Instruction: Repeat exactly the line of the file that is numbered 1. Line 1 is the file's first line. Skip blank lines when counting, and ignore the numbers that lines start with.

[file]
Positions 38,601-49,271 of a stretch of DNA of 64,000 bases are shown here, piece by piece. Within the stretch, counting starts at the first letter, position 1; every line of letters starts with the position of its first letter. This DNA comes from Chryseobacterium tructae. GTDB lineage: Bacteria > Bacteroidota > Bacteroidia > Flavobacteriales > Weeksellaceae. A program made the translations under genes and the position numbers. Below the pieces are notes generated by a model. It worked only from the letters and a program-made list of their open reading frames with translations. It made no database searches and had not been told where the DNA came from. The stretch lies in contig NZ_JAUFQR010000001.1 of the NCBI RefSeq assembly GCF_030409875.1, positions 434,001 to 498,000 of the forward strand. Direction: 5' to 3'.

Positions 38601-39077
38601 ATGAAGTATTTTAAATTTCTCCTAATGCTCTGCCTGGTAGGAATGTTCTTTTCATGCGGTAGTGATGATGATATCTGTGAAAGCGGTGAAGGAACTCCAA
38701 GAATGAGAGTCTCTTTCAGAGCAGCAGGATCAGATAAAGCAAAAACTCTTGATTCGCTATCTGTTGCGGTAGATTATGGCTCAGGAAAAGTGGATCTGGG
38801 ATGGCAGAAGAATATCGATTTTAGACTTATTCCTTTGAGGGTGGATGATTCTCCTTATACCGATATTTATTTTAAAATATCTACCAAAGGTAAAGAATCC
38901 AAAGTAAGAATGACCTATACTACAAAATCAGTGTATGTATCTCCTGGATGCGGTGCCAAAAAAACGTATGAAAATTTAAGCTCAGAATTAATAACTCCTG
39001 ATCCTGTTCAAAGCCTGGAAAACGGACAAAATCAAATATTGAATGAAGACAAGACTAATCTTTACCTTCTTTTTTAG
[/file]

Positions 38,601-49,271 of a stretch of DNA of 64,000 bases are shown here, piece by piece. Within the stretch, counting starts at the first letter, position 1; every line of letters starts with the position of its first letter. This DNA comes from Chryseobacterium tructae. GTDB lineage: Bacteria > Bacteroidota > Bacteroidia > Flavobacteriales > Weeksellaceae. A program made the translations under genes and the position numbers. Below the pieces are notes generated by a model. It worked only from the letters and a program-made list of their open reading frames with translations. It made no database searches and had not been told where the DNA came from. The stretch lies in contig NZ_JAUFQR010000001.1 of the NCBI RefSeq assembly GCF_030409875.1, positions 434,001 to 498,000 of the forward strand. Direction: 5' to 3'.